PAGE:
1. Introduction

In this tutorial, we’ll learn about Hazelcast Jet. It’s a distributed data processing engine provided by Hazelcast, Inc. and is built on top of Hazelcast IMDG.

If you want to learn about Hazelcast IMDG, here is an article for getting started.

2. What Is Hazelcast Jet?

Hazelcast Jet is a distributed data processing engine that treats data as streams. It can process data that is stored in a database or files as well as the data that is streamed by a Kafka server.

Moreover, it can perform aggregate functions over infinite data streams by dividing the streams into subsets and applying aggregation over each subset. This concept is known as windowing in the Jet terminology.

We can deploy Jet in a cluster of machines and then submit our data processing jobs to it. Jet will make all the members of the cluster automatically process the data. Each member of the cluster consumes a part of the data, and that makes it easy to scale up to any level of throughput.

Here are the typical use cases for Hazelcast Jet:

  • Real-Time Stream Processing
  • Fast Batch Processing
  • Processing Java 8 Streams in a distributed way
  • Data processing in Microservices

3. Setup

To setup Hazelcast Jet in our environment, we just need to add a single Maven dependency to our pom.xml.

Here’s how we do it:


Including this dependency will download a 10 Mb jar file which provides us with all the infrastructure we need to build a distributed data processing pipeline.

The latest version for Hazelcast Jet can be found here.

4. Sample Application

In order to learn more about Hazelcast Jet, we’ll create a sample application that takes an input of sentences and a word to find in those sentences and returns the count of the specified word in those sentences.

4.1. The Pipeline

A Pipeline forms the basic construct for a Jet application. Processing within a pipeline follows these steps:

  • read data from a source
  • transform the data
  • write data into a sink

For our application, the pipeline will read from a distributed List, apply the transformation of grouping and aggregation and finally write to a distributed Map.

Here’s how we write our pipeline:

private Pipeline createPipeLine() {
    Pipeline p = Pipeline.create();
      .flatMap(word -> traverseArray(word.toLowerCase().split("\\W+")))
      .filter(word -> !word.isEmpty())
    return p;

Once we’ve read from the source, we traverse the data and split it around the space using a regular expression. After that, we filter out the blanks.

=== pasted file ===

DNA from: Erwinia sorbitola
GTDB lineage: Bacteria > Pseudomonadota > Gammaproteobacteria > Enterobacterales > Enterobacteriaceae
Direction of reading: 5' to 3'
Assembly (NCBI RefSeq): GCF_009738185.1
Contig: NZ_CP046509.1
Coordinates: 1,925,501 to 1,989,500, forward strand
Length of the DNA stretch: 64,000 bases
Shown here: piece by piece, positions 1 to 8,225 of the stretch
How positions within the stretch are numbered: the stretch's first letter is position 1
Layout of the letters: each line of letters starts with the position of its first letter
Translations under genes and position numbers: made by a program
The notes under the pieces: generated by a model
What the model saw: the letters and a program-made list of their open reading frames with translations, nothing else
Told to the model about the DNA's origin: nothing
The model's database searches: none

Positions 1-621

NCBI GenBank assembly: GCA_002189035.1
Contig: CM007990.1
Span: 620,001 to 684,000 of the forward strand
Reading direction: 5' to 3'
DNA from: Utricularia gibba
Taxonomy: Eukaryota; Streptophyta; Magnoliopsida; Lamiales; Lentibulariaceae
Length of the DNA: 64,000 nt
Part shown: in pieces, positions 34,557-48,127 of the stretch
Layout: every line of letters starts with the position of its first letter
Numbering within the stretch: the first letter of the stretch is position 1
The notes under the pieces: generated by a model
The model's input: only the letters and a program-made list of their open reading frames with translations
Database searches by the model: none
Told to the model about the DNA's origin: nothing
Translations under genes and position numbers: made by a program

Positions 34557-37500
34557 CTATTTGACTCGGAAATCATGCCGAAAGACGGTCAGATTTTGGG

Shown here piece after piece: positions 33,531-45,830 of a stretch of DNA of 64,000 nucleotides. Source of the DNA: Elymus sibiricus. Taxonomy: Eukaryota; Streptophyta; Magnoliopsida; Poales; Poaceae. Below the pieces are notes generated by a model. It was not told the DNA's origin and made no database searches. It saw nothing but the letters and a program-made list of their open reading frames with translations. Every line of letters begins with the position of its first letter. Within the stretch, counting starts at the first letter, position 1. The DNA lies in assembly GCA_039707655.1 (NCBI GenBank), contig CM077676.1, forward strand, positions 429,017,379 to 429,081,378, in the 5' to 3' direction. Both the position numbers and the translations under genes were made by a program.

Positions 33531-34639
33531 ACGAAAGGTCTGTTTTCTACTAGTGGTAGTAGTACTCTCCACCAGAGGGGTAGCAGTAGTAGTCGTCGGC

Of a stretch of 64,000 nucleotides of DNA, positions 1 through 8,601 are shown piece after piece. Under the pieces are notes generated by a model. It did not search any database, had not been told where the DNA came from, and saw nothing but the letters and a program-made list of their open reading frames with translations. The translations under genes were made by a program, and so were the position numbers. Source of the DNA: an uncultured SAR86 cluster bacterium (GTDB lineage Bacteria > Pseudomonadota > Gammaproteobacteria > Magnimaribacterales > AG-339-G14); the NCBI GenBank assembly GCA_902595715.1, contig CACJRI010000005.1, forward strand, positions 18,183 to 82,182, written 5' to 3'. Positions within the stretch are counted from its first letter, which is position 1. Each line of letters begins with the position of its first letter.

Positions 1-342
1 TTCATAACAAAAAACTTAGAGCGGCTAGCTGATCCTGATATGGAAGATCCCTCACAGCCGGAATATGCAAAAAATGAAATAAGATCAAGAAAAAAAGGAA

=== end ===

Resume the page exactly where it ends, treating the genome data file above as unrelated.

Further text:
Finally, we group the words, aggregate them and write the results to a Map.

4.2. The Job

Now that our pipeline is defined, we create a job for executing the pipeline.

Here’s how we write a countWord function which accepts parameters and returns the count:

public Long countWord(List<String> sentences, String word) {
    long count = 0;
    JetInstance jet = Jet.newJetInstance();
    try {
        List<String> textList = jet.getList(LIST_NAME);
        Pipeline p = createPipeLine();
        Map<String, Long> counts = jet.getMap(MAP_NAME);
        count = counts.get(word);
        } finally {
    return count;

We create a Jet instance first in order to create our job and use the pipeline. Next, we copy the input List to a distributed list so that it’s available over all the instances.

We then submit a job using the pipeline that we have built above. The method newJob() returns an executable job that is started by Jet asynchronously. The join method waits for the job to complete and throws an exception if the job is completed with an error.

When the job completes the results are retrieved in a distributed Map, as we defined in our pipeline. So, we get the Map from the Jet instance and get the counts of the word against it.

Lastly, we shut down the Jet instance. It is important to shut it down after our execution has ended, as Jet instance starts its own threads. Otherwise, our Java process will still be alive even after our method has exited.

Here is a unit test that tests the code we have written for Jet:

public void whenGivenSentencesAndWord_ThenReturnCountOfWord() {
    List<String> sentences = new ArrayList<>();
    sentences.add("The first second was alright, but the second second was tough.");
    WordCounter wordCounter = new WordCounter();
    long countSecond = wordCounter.countWord(sentences, "second");
    assertEquals(3, countSecond);

5. Conclusion

In this article, we’ve learned about Hazelcast Jet. To learn more about it and its features, refer to the manual.

As usual, the code for the examples used in this article can be found over on Github.

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